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International Baccalaureate Chemistry. Topic 6 - Kinetics. Review: Reaction Types. Sythesis : A + B → AB 2Na + Cl 2 → 2NaCl Decomposition: AB → A + B 2H 2 O → 2H 2 + O 2 S. Replacement: A + + BC → B + + AC Cu + + AgNO 3 → Ag + + Cu(NO 3 ) 2

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review reaction types
Review: Reaction Types
  • Sythesis: A + B → AB

2Na + Cl2 → 2NaCl

  • Decomposition: AB → A + B 2H2O → 2H2 + O2
  • S. Replacement: A+ + BC → B+ + AC

Cu+ + AgNO3 → Ag+ + Cu(NO3)2

  • D. Replacement: AB + CD → AD + BC

KI + Pb(NO3)2 → KNO3 + PbI2

  • Combustion: CxHy + O2 → CO2 + H2O

CH4 + 2O2 → CO2 + 2H2O

  • Neutralization: HX + MOH → MX + H2O

HCl + NaOH → NaCl + H2O

  • Redox: Still to come
kinetics the study of reaction rates
Kinetics: The Study of Reaction Rates
  • A Chemical reaction is the process in which chemical species react to form new substances.
  • Not all chemical reactions take place at the same rates.
  • Some reactions are very fast (explosions) and some are very slow (a car rusting).
  • Reaction Rate: A change in the concentration of reactants or products per unit of time

R = Conc. of reactant used(D conc) Time interval (D time)

= Conc. of Product Formed

Time interval

  • Units are usually Mol/s = mol/L•s = mol•dm-3•s-1
  • Other units are possible if properties other than concentration are used.
kinetics
Kinetics
  • Chemical reactions occur at different rates.
  • Chemical reaction that occur in nature:
    • Car rusting (Slow)
    • Engine Combustion (Fast)
    • Oxidation of copper on pennies (Slow)
    • Food spoiling at high temperatures (Fast)
    • Graphite → Diamond (Slow)
factors affecting reaction rates
Factors Affecting Reaction Rates

1. Nature of Reactants

2. Surface Area:

Dust vs. solid

3. Concentration:

0.01 M vs 3 M

Zn + HCl →

4. Temperature:

Ice melting in hot vs cold water

5. Catalyst

H2O2 decomposition normal vs with MnO2

example
Example
  • If 3.0 mol dm-3 of HCl are used up after 15 s in a certain reaction with Zn metal, find the average rate of reaction.
      • 3.0M = 0.2 M

15 s 1 s

reaction rates
Reaction Rates

Rates of reactions can be determined by monitoring the change in concentration of either reactants or products as a function of time. [A] vs t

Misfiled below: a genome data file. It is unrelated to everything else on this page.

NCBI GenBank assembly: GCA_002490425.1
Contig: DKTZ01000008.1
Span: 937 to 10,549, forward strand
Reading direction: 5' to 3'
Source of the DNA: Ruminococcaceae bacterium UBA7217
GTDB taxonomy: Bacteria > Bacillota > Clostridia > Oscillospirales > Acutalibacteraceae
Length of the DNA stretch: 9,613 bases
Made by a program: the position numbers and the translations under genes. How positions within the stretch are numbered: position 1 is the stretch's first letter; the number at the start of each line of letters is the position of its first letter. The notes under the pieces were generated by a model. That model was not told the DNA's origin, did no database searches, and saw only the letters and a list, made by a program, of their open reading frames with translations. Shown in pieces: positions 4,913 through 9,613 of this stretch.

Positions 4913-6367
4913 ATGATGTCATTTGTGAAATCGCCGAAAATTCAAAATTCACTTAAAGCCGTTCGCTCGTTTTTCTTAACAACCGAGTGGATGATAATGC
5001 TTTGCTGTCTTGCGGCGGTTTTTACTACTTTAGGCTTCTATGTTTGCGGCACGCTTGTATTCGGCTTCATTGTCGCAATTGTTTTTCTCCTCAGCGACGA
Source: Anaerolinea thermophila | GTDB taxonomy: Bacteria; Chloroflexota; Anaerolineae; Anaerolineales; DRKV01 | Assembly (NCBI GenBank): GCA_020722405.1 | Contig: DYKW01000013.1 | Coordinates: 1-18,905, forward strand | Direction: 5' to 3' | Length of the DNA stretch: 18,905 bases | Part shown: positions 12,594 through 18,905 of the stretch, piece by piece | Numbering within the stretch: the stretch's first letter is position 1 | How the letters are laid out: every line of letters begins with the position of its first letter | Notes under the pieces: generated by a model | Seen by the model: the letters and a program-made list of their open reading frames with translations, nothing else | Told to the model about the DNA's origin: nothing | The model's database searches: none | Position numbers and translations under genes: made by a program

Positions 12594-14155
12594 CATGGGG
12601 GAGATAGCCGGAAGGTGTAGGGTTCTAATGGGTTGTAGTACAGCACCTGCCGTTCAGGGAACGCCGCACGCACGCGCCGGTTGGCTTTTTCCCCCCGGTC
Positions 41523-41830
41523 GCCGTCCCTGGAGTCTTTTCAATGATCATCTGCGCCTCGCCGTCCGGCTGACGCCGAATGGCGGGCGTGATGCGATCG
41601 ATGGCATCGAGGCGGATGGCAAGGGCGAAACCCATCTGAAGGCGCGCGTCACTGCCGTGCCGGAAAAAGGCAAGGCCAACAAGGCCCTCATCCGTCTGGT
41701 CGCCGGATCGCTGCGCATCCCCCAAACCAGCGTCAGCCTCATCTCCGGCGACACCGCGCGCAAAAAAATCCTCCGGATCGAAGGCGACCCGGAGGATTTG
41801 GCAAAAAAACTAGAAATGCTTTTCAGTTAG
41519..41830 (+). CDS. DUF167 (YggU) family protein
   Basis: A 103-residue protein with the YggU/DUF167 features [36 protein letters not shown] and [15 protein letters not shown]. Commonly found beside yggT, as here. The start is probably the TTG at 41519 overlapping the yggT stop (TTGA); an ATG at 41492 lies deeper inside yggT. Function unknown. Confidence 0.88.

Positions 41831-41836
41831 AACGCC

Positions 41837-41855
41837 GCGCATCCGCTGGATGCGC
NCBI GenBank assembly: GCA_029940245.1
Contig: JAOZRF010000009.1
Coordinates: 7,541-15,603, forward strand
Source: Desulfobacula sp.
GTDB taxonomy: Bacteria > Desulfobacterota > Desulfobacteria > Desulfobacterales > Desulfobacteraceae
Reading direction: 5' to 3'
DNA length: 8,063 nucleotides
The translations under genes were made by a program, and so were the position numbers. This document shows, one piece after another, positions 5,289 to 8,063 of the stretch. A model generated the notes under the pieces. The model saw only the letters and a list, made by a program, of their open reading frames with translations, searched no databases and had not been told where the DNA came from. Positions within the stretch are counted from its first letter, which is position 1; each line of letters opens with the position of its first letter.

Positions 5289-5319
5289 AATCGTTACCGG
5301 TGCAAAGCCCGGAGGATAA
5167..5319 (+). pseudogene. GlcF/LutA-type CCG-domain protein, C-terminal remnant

7

dependents
Dependents
  • The rate of a chemical reaction is a measure of the rate at which reactants are consumed which is equal to the rate at which products are formed:

Rate = -[R] = [P]

t t

  • Where:
    • [R] and [P] are the concentration of the reactants and products respectively
    • t is a change in time
general rate of reaction

Δ[B]

Δ[A]

1

1

= -

= -

b

a

Δt

Δt

Δ[D]

Δ[C]

1

1

=

=

d

c

Δt

Δt

General Rate of Reaction

a A + b B → c C + d D

Rate of reaction = rate of disappearance of reactants

= rate of appearance of products

example10
Example
  • MnO4-(aq) + 8H+(aq) + 5Fe2+(aq)Mn2+(aq) + 4H2O(l) + 5Fe3+(aq)

Rate = -[MnO4-] = 1 [Fe3+]t 5 t

  • The rate of MnO4- consumption is equal to 1/5 the rate of Fe3+ production.
  • Any property that differs between reactants and products can be used to measure reaction rate.
    • Absorption of color or light
    • Volume, mass pressure of a gas
    • pH
    • Electrical conductivity
    • Temperature
example11

Δ[Fe2+]

0.0010 M

Rate of formation of Fe2+= = = 2.6x10-5 M s-1

Δt

38.5 s

Example
  • Rate of change of concentration with time.

2 Fe3+(aq) + Sn2+→ 2 Fe2+(aq) + Sn4+(aq)

t = 38.5 s [Fe2+] = 0.0010 M

Δt = 38.5 s Δ[Fe2+] = (0.0010 – 0) M

graphs
Graphs
  • In all cases, a graphical plot of the measured property vs. time will allow determination of the slope of the graph, which will be equal to the reaction rate.
  • Example:

Cu(s) + 4HNO3(aq)Cu(NO3)2(aq) + 2H2O(l) + 2NO2(g) + heat

  • The rate of the above equation can be found by measuring several different properties:
possible properties to measure
Possible Properties to Measure
  • Color change:

Rate = Color Intensity

Time

  • Temperature Change:

Rate = Temperature

Time

  • Pressure Change:

Rate =  Pressure

Time

  • Mass Change:

Rate = Mass

Time

For the initial rate, draw a gradient (Tangent) at t = 0.

These rates will be greater than those taken later on in the reaction

(t=x)

slide14